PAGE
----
Raise High the Roofbeams, Celtic Fiddlers!

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Celtic fiddler Colin McLeod presented a house concert with Celtic harpist Brenda Bowen Cox, Bob Cox, and Janet Muse (keyboard) in Crozet on Nov. 1

The joyful, lilting strains of the Celtic fiddle and Celtic harp filled Deborah Scott’s spacious living room as the delighted listeners grinned, tapped toes, and clapped in rhythm. Celtic fiddler Colin MacLeod, Celtic harpist Brenda Bowen Cox, fiddler Bob Cox, and local keyboardist Janet Muse entertained a group of 25 music lovers, local musicians, and vintage dancers at a house concert off Brown’s Gap Turnpike on November 1—also to celebrate Samhain, a Gaelic harvest festival halfway between the autumnal equinox and winter solstice.

Celtic fiddler Colin McLeod

Wearing the traditional MacLeod tartan kilt, high socks, and sporran—an ornately decorated pouch that hangs down the front of the highlander’s kilt to carry money, keys, or food—MacLeod played with depth, skill, and tenderness as he led the other musicians in a varied program of Scottish, Irish, and American reels, jigs, and ballads. He alternately sat, stood, and danced around the room as they played many short sets of three tunes each, including Crossing the Minch/The Devil in the Kitchen/The Kilt is my Delight, Flowers of Edinburgh/Maid Behind the Bar/Tam Lin, My Love is Like a Red, Red Rose/Josephine’s Waltz/Over the Sea to Skye, and even a Virginia Reel set of Turkey in the Straw/Old MacDonald/Arkansas Traveler.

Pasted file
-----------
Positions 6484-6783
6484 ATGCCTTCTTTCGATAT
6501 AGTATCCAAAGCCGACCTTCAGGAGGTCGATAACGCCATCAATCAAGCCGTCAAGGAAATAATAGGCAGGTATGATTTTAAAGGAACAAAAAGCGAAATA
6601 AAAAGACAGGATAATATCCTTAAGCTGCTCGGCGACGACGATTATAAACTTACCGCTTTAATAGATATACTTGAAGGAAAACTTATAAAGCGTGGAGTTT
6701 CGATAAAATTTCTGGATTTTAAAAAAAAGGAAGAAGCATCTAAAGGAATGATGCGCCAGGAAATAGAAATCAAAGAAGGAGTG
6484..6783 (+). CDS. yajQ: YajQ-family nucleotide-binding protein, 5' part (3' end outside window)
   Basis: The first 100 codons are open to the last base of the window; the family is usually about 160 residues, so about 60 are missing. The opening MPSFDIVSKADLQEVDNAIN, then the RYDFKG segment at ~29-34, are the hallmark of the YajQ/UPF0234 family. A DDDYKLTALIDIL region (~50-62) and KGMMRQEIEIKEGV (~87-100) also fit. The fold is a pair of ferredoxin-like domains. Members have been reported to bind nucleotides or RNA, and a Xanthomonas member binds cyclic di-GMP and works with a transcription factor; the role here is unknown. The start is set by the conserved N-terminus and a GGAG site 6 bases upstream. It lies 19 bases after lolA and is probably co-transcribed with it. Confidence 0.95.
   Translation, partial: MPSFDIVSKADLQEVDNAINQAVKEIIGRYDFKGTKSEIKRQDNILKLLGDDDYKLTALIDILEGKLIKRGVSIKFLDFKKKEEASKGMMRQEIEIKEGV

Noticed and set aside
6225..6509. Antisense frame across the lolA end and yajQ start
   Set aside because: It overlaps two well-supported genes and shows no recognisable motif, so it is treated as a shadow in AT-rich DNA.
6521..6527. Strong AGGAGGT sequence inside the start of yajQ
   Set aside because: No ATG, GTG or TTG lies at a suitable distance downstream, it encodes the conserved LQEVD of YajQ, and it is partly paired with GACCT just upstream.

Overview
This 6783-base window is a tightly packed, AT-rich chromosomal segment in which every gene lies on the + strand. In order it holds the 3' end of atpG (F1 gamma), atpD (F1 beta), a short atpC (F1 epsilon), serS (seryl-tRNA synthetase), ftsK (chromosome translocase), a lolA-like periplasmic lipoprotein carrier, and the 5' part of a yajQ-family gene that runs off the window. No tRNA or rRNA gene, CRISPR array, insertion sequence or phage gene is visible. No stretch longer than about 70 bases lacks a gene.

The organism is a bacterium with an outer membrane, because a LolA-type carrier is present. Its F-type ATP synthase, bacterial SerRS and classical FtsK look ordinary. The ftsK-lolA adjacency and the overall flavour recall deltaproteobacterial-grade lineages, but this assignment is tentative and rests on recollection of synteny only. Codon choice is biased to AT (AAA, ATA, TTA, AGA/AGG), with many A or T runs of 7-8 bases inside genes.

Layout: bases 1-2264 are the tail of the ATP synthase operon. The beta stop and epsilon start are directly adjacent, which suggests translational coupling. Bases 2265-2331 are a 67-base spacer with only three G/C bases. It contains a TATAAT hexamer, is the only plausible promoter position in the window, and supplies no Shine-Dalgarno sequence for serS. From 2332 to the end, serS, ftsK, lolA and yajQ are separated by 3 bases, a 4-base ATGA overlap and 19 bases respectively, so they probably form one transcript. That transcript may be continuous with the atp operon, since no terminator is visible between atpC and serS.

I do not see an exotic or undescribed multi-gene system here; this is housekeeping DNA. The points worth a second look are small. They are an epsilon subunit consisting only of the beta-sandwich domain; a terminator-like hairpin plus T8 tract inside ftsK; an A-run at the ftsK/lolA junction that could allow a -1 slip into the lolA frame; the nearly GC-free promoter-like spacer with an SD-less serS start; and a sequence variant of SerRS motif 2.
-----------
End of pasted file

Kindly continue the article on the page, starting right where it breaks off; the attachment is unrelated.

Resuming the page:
When Scott learned that MacLeod would be visiting Charlottesville after presenting concerts in Cape Breton, Canada and Richmond, she opened her home for the concert and invited a select group of friends to attend. MacLeod was born in Glasgow and currently lives in Cupar, County Fife, Scotland—not far from St. Andrews (“Home of Golf”). Playing violin since he was seven years old, he now travels the world engaging audiences through playing the Celtic fiddle, telling stories, and teaching. He plays from the heart as he shares his rich knowledge of Celtic culture. He explained that Celtic fiddle music has contributed to the shaping of many other fiddle traditions. “Celtic fiddle music can be traced back to the 1600s. When people emigrated from Scotland and Ireland to the U.S. and Canada, they brought their music and culture with them. Celtic music provided the inspiration for Bluegrass and Old Timey tunes and songs,” he said. American bluegrass music was especially influenced by the Scotch/Irish immigrants who settled in Appalachia. For more information, visit celticfiddleguru.com. 

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